Photo of the day: Gay Pride means…never being too old to wear your favorite blue sparkly dress
Photo of the day: Gay Pride means . . . never being too old to stand up for your rights
Photo of the day: THE AGONY OF DE FEET – Ssssssnow! Soggy feet. Snowy feet. Soaking feet. Sweaty in those rubber boots feet. Salty feet. Sore feet. Slushy feet. Shivery feet. Enough already!
Photo of the day: ANOTHER TROPICAL NIGHT IN NEW YORK CITY –
The tropical breezes blow
The palm trees sway to and fro
As the piña coladas flow
The city seems to glow.
For a luxurious tropical night in Manhattan visit 230 Fifth Avenue’s rooftop cocktail lounge. All sorts of palms trees and lush fauna in giant white wooden planters let you forget you are in The Big Apple, but take a look at the skyline view – and you see the best view of one of the world’s most iconic buildings, The Empire State Building and it’s surrounding skyscrapers. Sip your Mai tai as you watch the magic of Manhattan’s sunsets turn the skyline from blue to orange to red to irridescent blue as the light come on the skyline starts to glow! 230 FIFTH is the largest outdoor rooftop garden in New York City.
230 FIFTH has two floors, an outdoor rooftop as well as a fully enclosed (Penthouse Lounge) and private event rooms underneath, both with breathtaking views of the NYC skyline. Their Rooftop Garden also has very large, oversize umbrellas for rainy days, or for very hot sunny days, they partially heat the rooftop in cooler months. 230 Fifth is a lounge that also offers a full food menu. Open every day, 365 days of the year to the general public from 4:00PM – 4:00AM. Saturday and Sunday Brunch from 10am-4pm.
Location: 230 FIFTH AVE corner 27th street on 5th Ave. 212-725-4300
Photo of the day: EVER HAVE ONE OF THOSE DAYS???? – This is one of them.
Photo of the day: MEET BETTE MIDLER IN PERSON MAY 9, AT KORVETTE DEPT. STORE – 36 years ago! May 9, 1977. It was a Monday afternoon, I am sure I played hooky from college, and I got there early and got in line with all my Bette Midler memorabilia which she gladly signed (in those days, stars did that!). It was the advent of Bette’s much anticipated ‘Live At Last’ 2lp record set. To capture the escence of 1970’s bawdy Bette – you need to hear her live, up till then there had been only three studio recordings of her. The ‘Live’ record album became one of the most quoted and mimicked in every drag queen’s act in those days. “Hello Cleve-land!”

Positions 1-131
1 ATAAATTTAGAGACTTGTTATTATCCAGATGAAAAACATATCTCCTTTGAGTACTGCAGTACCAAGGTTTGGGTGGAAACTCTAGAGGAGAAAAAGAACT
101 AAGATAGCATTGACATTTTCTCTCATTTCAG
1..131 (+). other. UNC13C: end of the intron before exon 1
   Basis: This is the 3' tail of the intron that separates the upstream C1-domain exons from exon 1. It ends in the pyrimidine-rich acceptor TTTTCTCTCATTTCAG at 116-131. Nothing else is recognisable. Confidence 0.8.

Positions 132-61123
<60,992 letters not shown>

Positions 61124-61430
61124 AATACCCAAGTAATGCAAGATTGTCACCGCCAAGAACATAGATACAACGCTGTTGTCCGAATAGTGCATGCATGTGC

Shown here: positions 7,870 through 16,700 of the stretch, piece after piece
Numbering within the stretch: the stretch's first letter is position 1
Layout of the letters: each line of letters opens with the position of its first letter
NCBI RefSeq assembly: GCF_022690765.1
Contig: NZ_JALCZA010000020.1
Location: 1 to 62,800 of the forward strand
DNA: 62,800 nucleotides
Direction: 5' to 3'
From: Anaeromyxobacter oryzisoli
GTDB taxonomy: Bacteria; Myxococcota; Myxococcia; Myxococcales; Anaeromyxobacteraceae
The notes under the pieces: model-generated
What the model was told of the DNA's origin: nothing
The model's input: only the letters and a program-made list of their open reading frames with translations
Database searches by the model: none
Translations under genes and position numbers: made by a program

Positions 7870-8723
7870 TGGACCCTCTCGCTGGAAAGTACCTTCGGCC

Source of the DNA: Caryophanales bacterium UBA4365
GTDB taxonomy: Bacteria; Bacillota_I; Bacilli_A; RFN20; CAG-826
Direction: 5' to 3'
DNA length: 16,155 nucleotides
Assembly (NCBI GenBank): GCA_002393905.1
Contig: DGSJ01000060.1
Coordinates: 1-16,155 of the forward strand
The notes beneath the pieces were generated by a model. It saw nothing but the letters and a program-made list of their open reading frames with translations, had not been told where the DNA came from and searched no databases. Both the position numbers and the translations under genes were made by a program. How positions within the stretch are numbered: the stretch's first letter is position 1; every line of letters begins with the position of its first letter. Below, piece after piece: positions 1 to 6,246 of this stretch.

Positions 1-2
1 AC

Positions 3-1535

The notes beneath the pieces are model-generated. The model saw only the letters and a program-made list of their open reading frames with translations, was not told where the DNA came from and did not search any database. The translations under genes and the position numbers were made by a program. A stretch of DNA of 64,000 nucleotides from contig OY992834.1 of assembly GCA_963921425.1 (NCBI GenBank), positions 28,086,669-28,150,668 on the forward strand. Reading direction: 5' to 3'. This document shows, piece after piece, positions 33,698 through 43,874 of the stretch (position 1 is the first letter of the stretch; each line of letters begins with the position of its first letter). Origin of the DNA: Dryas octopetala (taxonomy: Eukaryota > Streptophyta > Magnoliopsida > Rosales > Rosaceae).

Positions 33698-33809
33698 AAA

Red head Bette was in true camp mode and kibitzed with everyone. Dig the groovy 1970’s graphics in the background of the smaller photo. Doesn’t her assistant look like ‘Laurie Partridge’?? I stayed a while and took some photos of the, then, rising superstar. On the way out of the old Korvettes Department Store – I grabbed this sign with the photo, right out of the standing sign holder and raced for the door. Today the sign is one of the few artifacts left of the long gone (then one of the first) discount department store Korvettes located at 575 Fifth Avenue/47th Street, to the consternation of SAKS Fifth Avenue, which was just two blocks up on the swanky avenue.
Eugene Ferkauf, owner of E. J. Korvette department store, standing outside by storefront on Fifth Avenue
(The store used both spellings: KORVETTE and KORVETTES.)
Now today, 36 years later, you can see blonde Bette on Broadway in the play “I’ll Eat You Last.”
“In your Easter bonnet,
with all the frills upon it,
You’ll be the grandest ‘lady’ in the Easter parade.
I’ll be all in clover and when they look you over,
I’ll be the proudest fellow in the Easter parade.
On the avenue, Fifth avenue,
the photographers will snap us,
And you’ll find that you’re in the rotogravure.
Oh, I could write a sonnet about your Easter bonnet,
And of the guy I’m taking to the Easter parade.”
There are certain people that are just “so New York” – this is one of them. “Ms.” Columbia.